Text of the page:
The Incredible Ride begins with a live action segment filmed at a carnival. Various rides-in-motion are cut intro shots of our kids: Dana (Black), Steve (Asian), Tony (Latino) David (WASP) and our clumsy narrator, Sylvia, a nerdy girl with huge glasses. Each kid finds a way to awkwardly smile wide enough so that we can notice their perfect teeth (this is the part where the Dentist pauses the tape and tells the kid, “This is what healthy teeth look like.”). As soon as our characters are established, the story kicks in, as Sylvia notices a giant animated rabbit dentist (“Dr. Rabbit”) sneaking around. The kids aren’t a bit surprised, and run after the rabbit into a weird circus tent. As they enter, each kid turns into a cartoon character, and falls into some weird alternate dental universe, where Dr. Rabbit hangs out. The kids ride for a few seconds on a weird trolley (the “incredible” ride?) The Doc immediately sings a song about himself, and lets the kids chime in when they feel like it. David—in a ridiculous falsetto—contributes this: “I brush once a weeeeeek, is that okaaaaaaay?” About four seconds later, David gets kidnapped by plaque monsters, who appear out of the very fabric of space to nab him behind Dr. Rabbit’s back. No one seems to mind too much, however, and Doc Rabbit breaks out into a wonderful song called “Brush, Brush, Brush” (the chorus is “brush, brush, brush”). They then sing the song a second time.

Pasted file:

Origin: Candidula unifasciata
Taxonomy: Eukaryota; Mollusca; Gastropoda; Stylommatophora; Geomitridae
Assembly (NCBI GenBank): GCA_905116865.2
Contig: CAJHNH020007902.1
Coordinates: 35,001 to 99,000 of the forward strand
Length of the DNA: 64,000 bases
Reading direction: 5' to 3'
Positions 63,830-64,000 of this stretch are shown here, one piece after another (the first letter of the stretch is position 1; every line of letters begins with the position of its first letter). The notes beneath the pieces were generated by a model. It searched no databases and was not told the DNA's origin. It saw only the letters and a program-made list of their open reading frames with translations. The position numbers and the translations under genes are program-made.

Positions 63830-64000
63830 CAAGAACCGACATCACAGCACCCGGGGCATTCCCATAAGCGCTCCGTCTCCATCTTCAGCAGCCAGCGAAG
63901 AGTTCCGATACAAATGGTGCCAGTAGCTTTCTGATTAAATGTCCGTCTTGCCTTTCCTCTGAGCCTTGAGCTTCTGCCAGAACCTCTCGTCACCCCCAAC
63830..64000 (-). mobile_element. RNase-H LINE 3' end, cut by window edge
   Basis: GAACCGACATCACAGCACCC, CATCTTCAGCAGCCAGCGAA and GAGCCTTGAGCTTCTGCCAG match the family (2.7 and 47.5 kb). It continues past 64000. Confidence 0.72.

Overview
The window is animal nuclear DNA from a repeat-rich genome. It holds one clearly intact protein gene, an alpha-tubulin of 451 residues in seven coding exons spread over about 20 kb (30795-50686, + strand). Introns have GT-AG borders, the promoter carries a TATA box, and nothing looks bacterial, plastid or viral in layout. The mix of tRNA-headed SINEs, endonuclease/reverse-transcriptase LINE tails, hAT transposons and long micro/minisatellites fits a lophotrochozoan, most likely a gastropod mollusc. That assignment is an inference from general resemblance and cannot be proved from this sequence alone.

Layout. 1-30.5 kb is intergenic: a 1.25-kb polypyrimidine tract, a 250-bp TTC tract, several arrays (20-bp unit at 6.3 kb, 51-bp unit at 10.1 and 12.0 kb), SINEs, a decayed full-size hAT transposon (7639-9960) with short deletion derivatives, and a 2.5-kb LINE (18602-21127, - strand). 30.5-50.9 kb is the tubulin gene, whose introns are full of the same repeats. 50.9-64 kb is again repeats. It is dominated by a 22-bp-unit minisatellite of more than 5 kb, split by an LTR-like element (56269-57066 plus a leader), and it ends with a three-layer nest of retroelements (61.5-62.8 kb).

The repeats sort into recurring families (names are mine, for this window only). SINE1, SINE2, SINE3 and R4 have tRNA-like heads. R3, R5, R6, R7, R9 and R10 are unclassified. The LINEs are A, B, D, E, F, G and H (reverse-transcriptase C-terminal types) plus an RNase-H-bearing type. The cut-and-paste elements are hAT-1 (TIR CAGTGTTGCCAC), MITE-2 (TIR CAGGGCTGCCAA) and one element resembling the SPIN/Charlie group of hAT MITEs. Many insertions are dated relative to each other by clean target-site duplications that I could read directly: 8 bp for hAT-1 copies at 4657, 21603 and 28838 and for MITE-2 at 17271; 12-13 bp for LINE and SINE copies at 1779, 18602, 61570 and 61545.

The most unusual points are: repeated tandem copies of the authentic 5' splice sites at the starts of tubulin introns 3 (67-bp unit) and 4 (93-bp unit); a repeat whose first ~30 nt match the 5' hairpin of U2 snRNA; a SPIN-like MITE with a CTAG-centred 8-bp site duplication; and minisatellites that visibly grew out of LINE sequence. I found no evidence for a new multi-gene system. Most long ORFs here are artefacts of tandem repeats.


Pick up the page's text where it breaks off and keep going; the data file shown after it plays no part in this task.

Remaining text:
At this point the tape malfunctioned, and my VCR nearly ate it. So there’s a part about floss and “acid monsters” I missed. When I got the tape working again, Dr. Rabbit had left the kids to their own devices, presumably to check up on some other interesting things, Gandalf-style. Suddenly the kids fall out of cartoon reality and back into the carnival, as an echo-drenched voice-from-nowhere calls out: “Visit a dentist… every yeeeeeeeear!” And David is back, I guess. A teacher shows up, who apparently didn’t worry too much when half her class disappeared for who-knows-how-long. Cue shots of teeth (including the mugs of some kids we haven’t seen before). Sylvia: “And that’s what happened the day we went to the amusement park. Was it real or a dream? Who knows? All I know is that David’s smile has never been so beautiful [ooooh!]. In fact, we all smile a lot more, because our teeth are clean and healthy! Oh, and whatever happened to Dr. Rabbit? We never saw him again [cut to a shot of Doc Rabbit waving goodbye from the weird circus tent], but his words are still very much in our heads [apparently not in their hearts however].” Closing The Incredible Ride is the moving ballad, “Protect Your Teeth.” The chorus: “Protect your teeth, because it’s true.” What? Best line: a kid flatly emoting “Make sure your toothpaste has flouriiiiiiiide.”